Each week, ERE discussion group members share ideas, voice concerns, and work together on similar recruiting challenges. After a year or so of feeling a little reluctant to participate, I recently started to post comments and messages in some of these groups. I think part of what made me hesitant to contribute was the fact that there is so much information. It was hard to spend the time picking out the most relevant discussions. I thought I would make it a little easier by giving everyone a weekly update — a summary of the top seven most interesting discussions of the previous week.
I listed six below and wanted to hear from you on #7. Let me know what you think, add a comment to one of these groups, and tell me your suggestion on the final discussion.
1. Late Fees… Dianne Luecke worked as a TPR for 3 years with no late fees…until now. She wants to know if she can add finance charges after the 30 days included in the agreement. Judging by the number of responses, it sounds like Dianne was lucky — late fees are common. Ken Salinas summed it up best by advising Dianne to be patient, stay positive, and keep constant communication with her client. Wendy Rixon explained how things work in the UK with her clients and and Robert Stein recommended offering a discount for fees paid on time, bill in advance of each period and offer a credit card processing option (PayPal). Joe Ray advised Dianne to rethink the charge if they are a big client…these things take time.
You might also want to check out the Law Suit Fee Agreement started on 6/19…
2. Monday’s Question of the Day…After reading an article on non-compete agreements, I asked if they keep potential candidates from joining an organization. Willie Finch agrees that they need to be well-written to be effective and believes that the priority should be on protecting the organization, not the new employee. Maureen Sharib added that these agreements should be reasonable. David Rees addressed the negative impact of non-compete agreements on the workplace and the economy. Kenneth Greenwood received some advice from others on protecting his database and if a non-compete was his best option.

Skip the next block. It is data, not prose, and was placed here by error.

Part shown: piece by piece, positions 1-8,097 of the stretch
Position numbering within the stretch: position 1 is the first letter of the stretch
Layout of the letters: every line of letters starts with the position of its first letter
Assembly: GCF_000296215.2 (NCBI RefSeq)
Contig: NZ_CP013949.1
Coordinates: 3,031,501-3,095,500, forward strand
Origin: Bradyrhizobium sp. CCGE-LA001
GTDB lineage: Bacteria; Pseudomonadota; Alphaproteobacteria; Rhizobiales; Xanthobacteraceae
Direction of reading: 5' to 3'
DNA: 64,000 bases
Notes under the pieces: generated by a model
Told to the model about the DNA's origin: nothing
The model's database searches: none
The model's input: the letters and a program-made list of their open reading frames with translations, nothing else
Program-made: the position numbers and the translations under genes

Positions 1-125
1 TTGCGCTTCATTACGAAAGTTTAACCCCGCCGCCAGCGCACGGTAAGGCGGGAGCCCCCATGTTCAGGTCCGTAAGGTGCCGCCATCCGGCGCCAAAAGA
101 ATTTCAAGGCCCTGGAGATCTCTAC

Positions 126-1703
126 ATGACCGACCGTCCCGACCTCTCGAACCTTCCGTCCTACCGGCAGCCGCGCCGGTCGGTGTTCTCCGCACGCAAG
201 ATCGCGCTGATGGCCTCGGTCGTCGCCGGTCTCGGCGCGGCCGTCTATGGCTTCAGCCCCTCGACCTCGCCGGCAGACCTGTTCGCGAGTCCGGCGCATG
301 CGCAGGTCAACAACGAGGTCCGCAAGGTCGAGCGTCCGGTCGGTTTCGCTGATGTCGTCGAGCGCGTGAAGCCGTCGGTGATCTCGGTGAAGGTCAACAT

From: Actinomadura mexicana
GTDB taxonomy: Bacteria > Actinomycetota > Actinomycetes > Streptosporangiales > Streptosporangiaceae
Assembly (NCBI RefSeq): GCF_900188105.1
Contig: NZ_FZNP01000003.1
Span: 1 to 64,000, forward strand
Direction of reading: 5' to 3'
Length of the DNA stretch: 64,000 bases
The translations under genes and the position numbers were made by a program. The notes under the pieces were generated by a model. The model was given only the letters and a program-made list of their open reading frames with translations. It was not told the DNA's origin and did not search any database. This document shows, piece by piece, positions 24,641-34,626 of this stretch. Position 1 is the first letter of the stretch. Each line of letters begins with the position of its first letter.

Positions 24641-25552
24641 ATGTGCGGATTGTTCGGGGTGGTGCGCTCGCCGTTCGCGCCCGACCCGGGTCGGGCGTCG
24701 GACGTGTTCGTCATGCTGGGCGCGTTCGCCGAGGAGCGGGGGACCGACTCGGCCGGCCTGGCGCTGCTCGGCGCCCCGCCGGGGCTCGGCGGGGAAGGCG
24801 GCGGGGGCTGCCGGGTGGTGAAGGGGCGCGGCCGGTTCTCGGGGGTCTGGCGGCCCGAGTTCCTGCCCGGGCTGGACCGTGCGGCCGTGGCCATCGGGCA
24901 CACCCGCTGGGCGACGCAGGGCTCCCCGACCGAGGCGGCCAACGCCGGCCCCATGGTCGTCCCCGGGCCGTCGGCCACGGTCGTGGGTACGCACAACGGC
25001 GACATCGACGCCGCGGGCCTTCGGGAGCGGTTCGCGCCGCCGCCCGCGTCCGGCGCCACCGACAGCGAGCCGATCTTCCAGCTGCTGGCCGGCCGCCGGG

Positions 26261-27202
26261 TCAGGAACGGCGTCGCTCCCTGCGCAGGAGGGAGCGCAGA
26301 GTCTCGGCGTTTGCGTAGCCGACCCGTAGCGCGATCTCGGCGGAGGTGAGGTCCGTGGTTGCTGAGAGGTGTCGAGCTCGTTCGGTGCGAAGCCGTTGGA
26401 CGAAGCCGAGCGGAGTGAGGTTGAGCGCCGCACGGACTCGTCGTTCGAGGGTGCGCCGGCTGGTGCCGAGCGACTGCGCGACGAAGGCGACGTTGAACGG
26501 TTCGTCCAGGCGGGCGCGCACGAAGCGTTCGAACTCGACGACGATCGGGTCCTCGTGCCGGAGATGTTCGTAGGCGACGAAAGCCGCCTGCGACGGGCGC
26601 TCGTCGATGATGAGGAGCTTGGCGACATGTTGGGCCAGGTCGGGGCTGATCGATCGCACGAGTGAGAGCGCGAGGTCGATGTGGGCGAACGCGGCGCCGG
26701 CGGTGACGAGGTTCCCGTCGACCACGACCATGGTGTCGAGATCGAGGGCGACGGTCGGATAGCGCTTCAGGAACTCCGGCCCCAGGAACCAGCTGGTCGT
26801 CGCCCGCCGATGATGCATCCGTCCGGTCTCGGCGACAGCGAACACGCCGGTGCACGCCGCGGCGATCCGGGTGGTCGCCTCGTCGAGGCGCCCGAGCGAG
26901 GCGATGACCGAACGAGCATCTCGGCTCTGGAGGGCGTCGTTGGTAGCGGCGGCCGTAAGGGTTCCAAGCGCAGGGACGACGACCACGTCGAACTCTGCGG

3. Facebook and MySpace for Business… Susan Nickerson is seeking advice on creating a corporate branding page on these sites. Manoj Tiwari turned the discussion in another direction by asking the tough question…Are people really using these sites for employment purposes? This lead to a greater discussion about generational differences. Steve G works closely with Millenials and claims that they do not use these sites for job seeking or employment references. Jeff Altman writes that these sites and younger job seekers are not looking for the “J-O-B” but for a corporate culture that meets their needs. Kelly Dingee advises us to skip the advertising and go directly to Indeed or SimplyHired.com for job seekers and recruiters; sourcers should use XRaying and FlipSearching.
4. Help/Suggestion…Mark Will faced a challenge when a hiring manager posted the wrong salary range and the candidate after receiving the lower salary offer was tempted to pursue another job interview that would offer more money. Nick Cobb, David Hafernik, and Jaymie Spencer warned against giving salary ranges and managing expectations from both parties from the beginning. Peter Kempton and Scott Stuckey offered advice on negotiating with both the hiring manager and candidate. Marc Beacon recommended checking the cost of living index (www.bestplaces.net) and Jay Lowry recommended asking for a sign-on bonus.
Good news! On 7/3, Mark’s candidate accepted the offer.
5. Do Passive Candidates Become More Passive in Bad Economic Times?…Sam Medalie did his research, asking managers their opinions on finding passive candidates in today’s economy. Sadly, the majority of responses indicate “yes.” Most candidates feel that it is too risky to make a job change. Trevor Brooks went from an average of 50 resumes a week in 2007 to 15-20/week today. John Kennedy reminded us that this downturn is different since we are not seeing a large number of layoffs.
6. Friday’s Question of the Day … I was talking to a friend of mine who is a corporate recruiter and works closely with several third-party recruiters. She recently set up an interview with a candidate recommended by one of the TPRs, only to find out that the candidate had applied directly through her organization. I asked for advice and the overall response was to check the ATS. Geno Zertuche suggested reviewing the TPR agreement and Ash Devane shared the clause his TPR firm uses in these situations. Tanya Edmonds simply stated if the candidate applied less than a year ago, no fee. If the candidate applied over a year ago, the fee should go to the TPR.
7. What did I miss?….